But the discussion is really about the effectiveness of Jim’s strategy at WS. It has been confirmed here that he was about 14-15 minutes up on course record pace at 93 miles (and slowing). If he had not gone off course, he more likely than not would have finished with the or one of the fast finishing times in WS history. I find it difficult to critize that strategy. And I honestly don’t understand the contention that JW has only demonstrated competency or excellence at 66 miles and below. 93 miles is not 66. It may not be 100, but it is not 66. And he also has a 5th place finish at UTMB under his belt to boot.

        So, I will give him the benefit of the doubt with respect to his strategy. And from my perspective, he is one for two. I don’t think it is that ludicrous a position. Regardless, we will certainly have more to go on after next Saturday.

        Thanks Bryon and Megan for all you do for this community. And again, good luck to all the competitors. It should be a great race.

        Dave G

        1. Chub

          Great reply, Dave! Again, I largely agree with you on this and I love watching Walmsley race. I think you make great points and I really appreciate your position.

          I think the only thing you said that I really feel compelled to speak about is this line – “Get yourself back together, buck up, keep moving. In my experience, those platitudes are much more difficult to execute.” I couldn’t agree more. And yet platitudes such as these are at the absolute core of ultrarunning. They pretty much define our sport. It’s a simple one (KEEP. RUNNING.), but no one can deny that it’s one of the most difficult on earth. Cheers to Walmsley for having the courage to find his limits that day (and cheers to him for his finish).

          Tangential addendum : the one thing none of us seem to mention is the glaring fact that his failure is probably bigger news than his success ever would have been. It was clearly an accident that he regrets… but sometimes I want to call it his greatest stroke of genius.

  31. skipca

    Western States, in addition to being a footrace, is an eating contest and drinking contest, even for exceptional athletes like Jim and Killian, as both have demonstrated. Even the best prepared and most genetically gifted body has a finite rate at which it can absorb intake, and that rate is unequivocally impacted by pace. And even though it’s a downhill track meet and ‘not that far’, a certain level of newly absorbed intake is required (also largely dictated by pace). Last year he overreached when it came to that two-part puzzle, with the expected result. As did many others. Probably EVERYONE at some point for some period of time. Yes, the conditions were a major factor and those conditions may not be there this year, and under the right conditions, he’s surely capable of sub 14 hours over this terrain. Still has to execute. He doesn’t need to rethink his strategy – his strategy is fine and supported by his ability….run way faster than everyone else, the whole way. He just needs to rethink his micro-tactics from time to time…eg. let HR come down just enough for the next 5 minutes to get these fluids down and in. Pretty much everyone in the race has instantaneous running mechanics which far exceed their multi-hour metabolic capacity (his differential may or may not be less than most). He knows that…everybody knows that about themselves intellectually. Knowing it and constantly and successfully accounting for it are two different things. Pretty sure all Meghan is saying is don’t outrun your belly, good advice for every one of us in the race. If ajlsk and his ilk are truly claiming someone such as Meghan (or anyone else) shouldn’t be so bold as to say such a think out loud to or about Jim, well, that’s just dumb.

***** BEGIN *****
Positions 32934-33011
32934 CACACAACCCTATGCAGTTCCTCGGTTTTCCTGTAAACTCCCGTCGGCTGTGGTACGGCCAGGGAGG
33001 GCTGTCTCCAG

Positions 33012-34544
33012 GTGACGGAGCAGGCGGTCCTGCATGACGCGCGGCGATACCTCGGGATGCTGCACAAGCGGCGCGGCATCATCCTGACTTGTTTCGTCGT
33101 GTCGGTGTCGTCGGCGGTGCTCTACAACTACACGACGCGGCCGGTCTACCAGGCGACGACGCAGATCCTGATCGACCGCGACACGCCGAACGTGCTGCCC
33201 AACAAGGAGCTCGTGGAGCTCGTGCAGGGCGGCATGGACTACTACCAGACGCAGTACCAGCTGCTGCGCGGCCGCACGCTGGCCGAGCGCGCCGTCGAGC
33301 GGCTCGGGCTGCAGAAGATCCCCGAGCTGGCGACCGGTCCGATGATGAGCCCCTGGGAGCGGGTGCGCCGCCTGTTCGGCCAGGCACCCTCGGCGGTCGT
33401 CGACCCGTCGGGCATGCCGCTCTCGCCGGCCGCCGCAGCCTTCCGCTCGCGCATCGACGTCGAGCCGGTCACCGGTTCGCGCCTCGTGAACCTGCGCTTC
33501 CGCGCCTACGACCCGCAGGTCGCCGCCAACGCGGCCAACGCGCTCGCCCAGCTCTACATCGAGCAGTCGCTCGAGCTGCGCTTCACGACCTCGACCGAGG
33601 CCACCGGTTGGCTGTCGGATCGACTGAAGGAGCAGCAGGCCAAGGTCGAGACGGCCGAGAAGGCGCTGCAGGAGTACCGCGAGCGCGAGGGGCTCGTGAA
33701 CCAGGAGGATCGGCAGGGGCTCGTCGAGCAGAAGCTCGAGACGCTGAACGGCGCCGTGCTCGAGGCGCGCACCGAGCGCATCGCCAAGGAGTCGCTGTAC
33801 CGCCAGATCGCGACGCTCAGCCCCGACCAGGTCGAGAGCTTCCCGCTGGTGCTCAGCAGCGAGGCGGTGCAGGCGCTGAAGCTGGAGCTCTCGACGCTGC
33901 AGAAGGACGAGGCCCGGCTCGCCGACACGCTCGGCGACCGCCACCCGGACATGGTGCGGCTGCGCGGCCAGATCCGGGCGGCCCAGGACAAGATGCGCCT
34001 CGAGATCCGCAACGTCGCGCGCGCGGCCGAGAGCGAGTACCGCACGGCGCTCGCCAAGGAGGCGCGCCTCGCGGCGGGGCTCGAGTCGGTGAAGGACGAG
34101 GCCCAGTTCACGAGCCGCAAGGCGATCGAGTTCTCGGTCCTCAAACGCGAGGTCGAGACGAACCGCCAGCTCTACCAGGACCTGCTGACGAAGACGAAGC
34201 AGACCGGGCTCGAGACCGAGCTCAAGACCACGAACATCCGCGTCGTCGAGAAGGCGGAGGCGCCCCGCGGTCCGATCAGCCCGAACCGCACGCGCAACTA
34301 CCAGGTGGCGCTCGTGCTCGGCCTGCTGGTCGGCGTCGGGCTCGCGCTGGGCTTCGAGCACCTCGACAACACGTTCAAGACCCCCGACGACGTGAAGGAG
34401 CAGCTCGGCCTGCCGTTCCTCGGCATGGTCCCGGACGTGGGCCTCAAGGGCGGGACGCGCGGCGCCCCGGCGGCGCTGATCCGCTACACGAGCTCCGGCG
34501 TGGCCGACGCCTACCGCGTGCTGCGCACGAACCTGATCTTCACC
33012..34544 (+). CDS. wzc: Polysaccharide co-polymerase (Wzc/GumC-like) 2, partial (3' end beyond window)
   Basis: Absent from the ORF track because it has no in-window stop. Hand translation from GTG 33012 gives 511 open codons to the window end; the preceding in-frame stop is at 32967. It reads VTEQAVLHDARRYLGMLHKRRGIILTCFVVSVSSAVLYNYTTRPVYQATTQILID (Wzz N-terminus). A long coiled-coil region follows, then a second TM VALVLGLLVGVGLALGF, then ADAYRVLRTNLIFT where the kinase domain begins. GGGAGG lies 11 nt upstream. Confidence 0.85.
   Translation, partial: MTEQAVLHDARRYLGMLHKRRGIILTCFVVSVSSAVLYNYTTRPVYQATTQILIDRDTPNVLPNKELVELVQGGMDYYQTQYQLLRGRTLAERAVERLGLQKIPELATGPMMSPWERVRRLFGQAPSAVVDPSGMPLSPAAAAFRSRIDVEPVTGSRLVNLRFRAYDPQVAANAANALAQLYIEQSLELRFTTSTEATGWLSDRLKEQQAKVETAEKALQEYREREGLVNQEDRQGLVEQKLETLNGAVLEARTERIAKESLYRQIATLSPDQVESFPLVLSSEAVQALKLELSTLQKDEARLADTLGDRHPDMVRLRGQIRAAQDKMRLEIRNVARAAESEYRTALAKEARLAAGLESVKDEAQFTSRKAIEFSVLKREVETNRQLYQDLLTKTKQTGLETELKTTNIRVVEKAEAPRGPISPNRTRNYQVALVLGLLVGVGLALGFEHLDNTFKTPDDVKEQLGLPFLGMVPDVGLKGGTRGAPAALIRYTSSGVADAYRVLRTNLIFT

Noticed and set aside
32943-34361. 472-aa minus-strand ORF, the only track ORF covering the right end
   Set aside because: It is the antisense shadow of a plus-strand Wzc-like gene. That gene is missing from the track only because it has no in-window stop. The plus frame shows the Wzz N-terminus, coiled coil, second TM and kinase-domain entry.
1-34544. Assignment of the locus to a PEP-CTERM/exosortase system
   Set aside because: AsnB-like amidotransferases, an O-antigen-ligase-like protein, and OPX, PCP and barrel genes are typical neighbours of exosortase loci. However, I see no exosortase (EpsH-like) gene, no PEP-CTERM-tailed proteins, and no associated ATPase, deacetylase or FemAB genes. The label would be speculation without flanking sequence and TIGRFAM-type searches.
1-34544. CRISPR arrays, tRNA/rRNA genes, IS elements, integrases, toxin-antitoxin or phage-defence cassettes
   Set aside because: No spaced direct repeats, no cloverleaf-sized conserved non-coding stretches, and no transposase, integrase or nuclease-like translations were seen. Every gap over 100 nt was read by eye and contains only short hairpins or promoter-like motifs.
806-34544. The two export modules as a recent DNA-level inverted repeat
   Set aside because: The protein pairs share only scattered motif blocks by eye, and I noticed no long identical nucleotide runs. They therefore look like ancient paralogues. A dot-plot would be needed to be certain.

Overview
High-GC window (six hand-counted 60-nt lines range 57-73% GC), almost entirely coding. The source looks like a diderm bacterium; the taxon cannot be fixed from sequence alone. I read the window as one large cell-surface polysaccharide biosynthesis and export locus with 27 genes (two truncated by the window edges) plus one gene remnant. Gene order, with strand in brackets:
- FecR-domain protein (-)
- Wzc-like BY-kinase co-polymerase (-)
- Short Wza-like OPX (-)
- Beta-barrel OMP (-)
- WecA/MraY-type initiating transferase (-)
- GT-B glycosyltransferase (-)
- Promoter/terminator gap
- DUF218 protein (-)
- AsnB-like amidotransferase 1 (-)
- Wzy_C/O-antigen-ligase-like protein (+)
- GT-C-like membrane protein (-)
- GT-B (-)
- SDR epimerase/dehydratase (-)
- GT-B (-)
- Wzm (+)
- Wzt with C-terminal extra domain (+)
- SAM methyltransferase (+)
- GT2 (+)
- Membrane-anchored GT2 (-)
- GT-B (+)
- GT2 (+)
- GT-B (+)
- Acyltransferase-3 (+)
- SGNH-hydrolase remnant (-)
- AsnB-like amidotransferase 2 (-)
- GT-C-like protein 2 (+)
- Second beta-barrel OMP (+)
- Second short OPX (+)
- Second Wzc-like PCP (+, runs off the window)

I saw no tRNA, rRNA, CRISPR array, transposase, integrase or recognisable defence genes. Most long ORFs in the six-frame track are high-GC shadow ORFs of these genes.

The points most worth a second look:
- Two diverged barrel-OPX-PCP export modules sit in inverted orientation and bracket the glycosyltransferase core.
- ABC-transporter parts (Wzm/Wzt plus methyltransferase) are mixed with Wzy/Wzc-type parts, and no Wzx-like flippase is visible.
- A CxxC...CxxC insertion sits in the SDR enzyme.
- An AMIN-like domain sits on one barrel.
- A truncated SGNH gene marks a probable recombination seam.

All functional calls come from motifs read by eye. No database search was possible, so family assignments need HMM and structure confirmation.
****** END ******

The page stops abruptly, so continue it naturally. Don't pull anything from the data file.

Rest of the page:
32. JT

    Curious about last year’s winner — Ryan Sandes. Not sure if I missed it skimming the article or how he could be left out of the preview. Not listed in “not running” section either. I am assuming he is not running…maybe its common knowledge. Hmmm…looks like he may be pacing Francois, does that give Francois an even bigger edge. Any confirmation (not mentioned either)? So both defending champs out this year?

    1. Bryon Powell

      While he had the option, Ryan had the option to return to this year’s Western States, he opted not to do so from the outset. Total speculation, but he dedicated many year’s to Western States, final achieved his goal, and is now exploring other adventures.

      All indications are that Ryan will pace François.

      Yes, neither 2017 champ will be returning.

    1. Bryon Powell

      Alex decided not to return to Western States this year and so he never entered this year’s race. I know he’s planning on attempting Nolan’s 14 in the near future and UTMB in August.